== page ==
• The Ministry of Environment and Forests vide its notification in 2009, has made it mandatory to use Fly Ash based products in all construction projects, road embankment works and low lying land filling works within 100 kms radius of Thermal Power Station.
  • To use Fly Ash in mine filling activities within 50 kms radius of Thermal Power Stations.
  • Arresters: These are used to separate particulate matters from contaminated air.
  • Scrubbers: These are used to clean air for both dusts and gases by passing it through a dry or wet packing material.

Government Initiatives

  National Air Quality Monitoring Programme
  • In India, the Central Pollution Control Board (CPCB) has been executing a nationwide programme of ambient air quality monitoring known as National Air Quality Monitoring Programme (NAMP). 
  • The National Air Quality Monitoring Programme (NAMP) is undertaken in India:
    (i) To determine status and trends of ambient air quality.
    (ii) to ascertain the compliance of NAAQS.
    (iii) to identify non-attainment cities.
    (iv) to understand the natural process of cleaning in the atmosphere; and
    (v) to undertake preventive and corrective measures.
  • Annual average concentration of SOx levels are within the prescribed National Ambient Air Quality Standards (NAAQS).
  • National Ambient Air Quality Standards (NAAas) were notified in the year 1982, duly revised in 1994 based on health criteria and land uses.
  • The NAAQS have been revisited and revised in November 2009 for 12 pollutants, which include, Sulphur dioxide (S02), nitrogen dioxide (N02), particulate matter having size less than 10 micron.
  • (PM 10),particulate matter having size less than 2.5micron (PM2.5), ozone, lead, carbon monoxide (CO), arsenic, nickel, benzene, ammonia, and. Benzopyrene.

Water Pollution

  • Addition of certain substances to the water such as organic, inorganic, biological, radiological, heat, which degrades the quality of water so that it becomes unfit for use.
    Shankar IAS Summary: Environmental Pollution | Famous Books for UPSC Exam (Summary & Tests)
  • Putrescibility is the process of decomposition of organic matter present in water by microorganisms using oxygen.
  • Water having DO (dissolved oxygen) content below 8.0 mg/L may be considered as contaminated. Water having DO content below. 4.0 mg/L is considered to be highly polluted.
  • Water pollution by organic wastes is measured in terms of Biochemical Oxygen Demand-(BOD). BOD is the amount of dissolved oxygen needed by bacteria in decomposing the organic wastes present in water.
  • Chemical Oxygen Demand (COD) is a slightly better mode used to measure pollution load in water. It is the measure of oxygen equivalent to the requirement of oxidation of total organic matter (i.e. biodegradable and non- biodegradable) present in water.
  • A crippling deformity called Minamata disease due to consumption of fish captured from mercury contaminated Minamata Bay.
  • Water contaminated with cadmium can cause itai-itai disease also called ouch-ouch disease (a painful disease of bones and joints) and cancer of lungs and liver.
  • The compounds of lead cause anaemia, headache, loss of muscle power and bluish line around the gum.
  • Excess nitrate in drinking water reacts with hemoglobin to form non -functional methaemoglobin, and impairs oxygen transport. This condition is called methemoglobinemia or blue baby syndrome.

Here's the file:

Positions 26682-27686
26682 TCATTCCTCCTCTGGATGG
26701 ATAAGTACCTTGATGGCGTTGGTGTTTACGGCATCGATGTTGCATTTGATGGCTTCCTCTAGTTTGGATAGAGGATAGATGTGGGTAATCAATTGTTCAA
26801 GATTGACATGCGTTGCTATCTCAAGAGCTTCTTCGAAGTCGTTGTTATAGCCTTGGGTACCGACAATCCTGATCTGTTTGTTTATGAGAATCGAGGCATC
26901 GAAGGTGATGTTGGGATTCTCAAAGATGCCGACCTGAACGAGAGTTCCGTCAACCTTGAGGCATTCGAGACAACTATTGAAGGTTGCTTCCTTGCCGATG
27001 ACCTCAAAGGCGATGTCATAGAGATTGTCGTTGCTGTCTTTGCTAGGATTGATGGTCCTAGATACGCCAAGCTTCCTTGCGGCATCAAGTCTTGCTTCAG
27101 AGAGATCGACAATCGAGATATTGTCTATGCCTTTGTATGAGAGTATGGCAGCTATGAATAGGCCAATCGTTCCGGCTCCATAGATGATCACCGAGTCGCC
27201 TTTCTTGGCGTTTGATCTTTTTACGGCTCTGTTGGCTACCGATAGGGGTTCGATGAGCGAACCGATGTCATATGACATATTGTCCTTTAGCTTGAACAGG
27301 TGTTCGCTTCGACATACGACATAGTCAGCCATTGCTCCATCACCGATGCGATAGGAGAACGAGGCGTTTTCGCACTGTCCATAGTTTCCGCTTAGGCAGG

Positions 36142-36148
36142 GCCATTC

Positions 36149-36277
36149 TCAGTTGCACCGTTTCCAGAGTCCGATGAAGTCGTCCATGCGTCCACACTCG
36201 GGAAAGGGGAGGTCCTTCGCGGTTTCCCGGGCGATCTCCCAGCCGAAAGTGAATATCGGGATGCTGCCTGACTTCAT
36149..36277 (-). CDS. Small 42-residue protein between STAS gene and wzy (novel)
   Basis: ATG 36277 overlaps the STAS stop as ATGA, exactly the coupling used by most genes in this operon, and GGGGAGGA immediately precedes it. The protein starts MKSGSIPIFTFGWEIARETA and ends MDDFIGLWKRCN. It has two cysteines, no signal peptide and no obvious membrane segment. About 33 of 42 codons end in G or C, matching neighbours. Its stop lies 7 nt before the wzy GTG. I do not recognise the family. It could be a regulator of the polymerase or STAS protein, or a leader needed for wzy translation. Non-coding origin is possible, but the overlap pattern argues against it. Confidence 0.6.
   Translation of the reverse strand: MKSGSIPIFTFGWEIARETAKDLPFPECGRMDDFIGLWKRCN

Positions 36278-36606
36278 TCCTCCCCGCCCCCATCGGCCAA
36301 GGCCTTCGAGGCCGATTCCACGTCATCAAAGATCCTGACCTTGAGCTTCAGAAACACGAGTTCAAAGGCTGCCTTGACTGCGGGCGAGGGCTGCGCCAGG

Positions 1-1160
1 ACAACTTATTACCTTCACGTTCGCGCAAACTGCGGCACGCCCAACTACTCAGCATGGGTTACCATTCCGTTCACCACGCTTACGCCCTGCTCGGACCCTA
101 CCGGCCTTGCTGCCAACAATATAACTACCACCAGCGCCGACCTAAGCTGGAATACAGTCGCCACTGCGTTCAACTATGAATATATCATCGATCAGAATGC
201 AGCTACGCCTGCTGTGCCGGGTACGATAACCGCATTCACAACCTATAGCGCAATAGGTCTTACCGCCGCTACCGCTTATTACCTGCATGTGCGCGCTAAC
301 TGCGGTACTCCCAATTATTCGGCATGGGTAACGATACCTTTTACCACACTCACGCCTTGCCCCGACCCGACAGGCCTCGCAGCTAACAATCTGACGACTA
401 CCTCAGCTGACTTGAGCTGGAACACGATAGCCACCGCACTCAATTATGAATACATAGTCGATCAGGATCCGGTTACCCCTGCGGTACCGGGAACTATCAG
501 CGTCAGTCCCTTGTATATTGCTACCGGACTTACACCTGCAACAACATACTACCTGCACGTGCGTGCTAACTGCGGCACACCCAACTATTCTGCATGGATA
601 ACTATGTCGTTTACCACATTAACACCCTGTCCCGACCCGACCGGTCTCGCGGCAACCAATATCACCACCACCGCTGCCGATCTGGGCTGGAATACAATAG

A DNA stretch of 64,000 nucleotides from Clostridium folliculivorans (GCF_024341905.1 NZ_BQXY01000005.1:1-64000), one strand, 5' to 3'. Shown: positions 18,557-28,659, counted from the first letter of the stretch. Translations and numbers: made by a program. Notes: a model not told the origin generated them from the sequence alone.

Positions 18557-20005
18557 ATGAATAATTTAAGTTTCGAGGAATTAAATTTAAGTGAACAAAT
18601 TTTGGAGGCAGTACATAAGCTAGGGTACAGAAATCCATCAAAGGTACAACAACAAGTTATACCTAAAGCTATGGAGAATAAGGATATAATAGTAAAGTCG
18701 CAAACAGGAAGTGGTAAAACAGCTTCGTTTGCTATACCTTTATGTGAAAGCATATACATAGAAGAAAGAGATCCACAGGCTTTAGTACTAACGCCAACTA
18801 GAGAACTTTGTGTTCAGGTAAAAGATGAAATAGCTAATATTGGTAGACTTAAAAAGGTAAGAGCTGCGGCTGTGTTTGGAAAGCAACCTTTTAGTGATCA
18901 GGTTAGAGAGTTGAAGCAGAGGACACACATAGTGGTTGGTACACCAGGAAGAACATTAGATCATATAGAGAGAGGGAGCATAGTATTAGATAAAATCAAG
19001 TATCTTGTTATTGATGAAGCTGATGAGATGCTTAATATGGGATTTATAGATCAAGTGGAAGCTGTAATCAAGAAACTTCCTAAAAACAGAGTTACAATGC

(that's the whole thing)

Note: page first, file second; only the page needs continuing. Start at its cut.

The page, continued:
• Over exploitation of ground water may lead to leaching of arsenic from soil and rock sources and contaminate ground water. Chronic exposure to arsenic causes black foot disease. It also causes diarrhoea, -peripheral neuritis, hyperkeratosis and also lung and skin cancer.
    Shankar IAS Summary: Environmental Pollution | Famous Books for UPSC Exam (Summary & Tests)

Soil Pollution

  • Industrial waste includes chemicals such as mercury, lead, copper, zinc, cadmium, cyanides, thiocynates, chromates, acids, alkalies, organic substances etc.
  • Four R’s: Refuse, Reduce, Reuse, and Recycle.

Noise Pollution

  • Sound is measured in decibels (dB). An increase of about 10 dB is approximately double the increase in loudness.
  • A person's hearing can be damaged if exposed to noise levels over 75 dB over a prolonged period of time.
  • The World Health Organization recommends that the sound level indoors should be less than 30 dB .
    Shankar IAS Summary: Environmental Pollution | Famous Books for UPSC Exam (Summary & Tests)
  • Noise Level Monitoring - Noise Pollution (Control and Regulation) Rules, 2000 define ambient noise levels for various areas as follows-
    (i) Industrial Area- 75DB to 70Db (Day time-6 am to 10 pm and night time 10pm to 6am..75 is day time and 70 is night time)
    (ii) Commercial Area- 65 to 55
    (iii) Residential Area- 55 to 45
    (iv) Silence Zone- 50 to 40
  • The Government of India on Mar 2011 launched a Real time Ambient Noise Monitoring Network.
  • Under this network, in phase- 1, five Remote Noise Monitoring Terminals each have been installed in different noise zones in seven metros (Delhi, Hyderabad, Kolkata, Mumbai, Bangalore, Chennai and Lucknow).
  • In Phase II another 35 monitoring stations will be installed in the same seven cities.
  • Phase III will cover installing 90 stations in 18 other cities.
  • Phase-II cities are Kanpur, Pune, Surat, Ahmedabad, Nagpur, Jaipur, Indore, Bhopal, Ludhiana, Guwahati, Dehradun, Thiruvananthapuram, Bhubaneswar, Patna, Gandhinagar, Ranchi, Amritsar and Raipur.
  • Silence Zone is an area comprising not less than 100 metres around hospitals, educational institutions, courts, religious places or any other t area declared as such by a competent authority.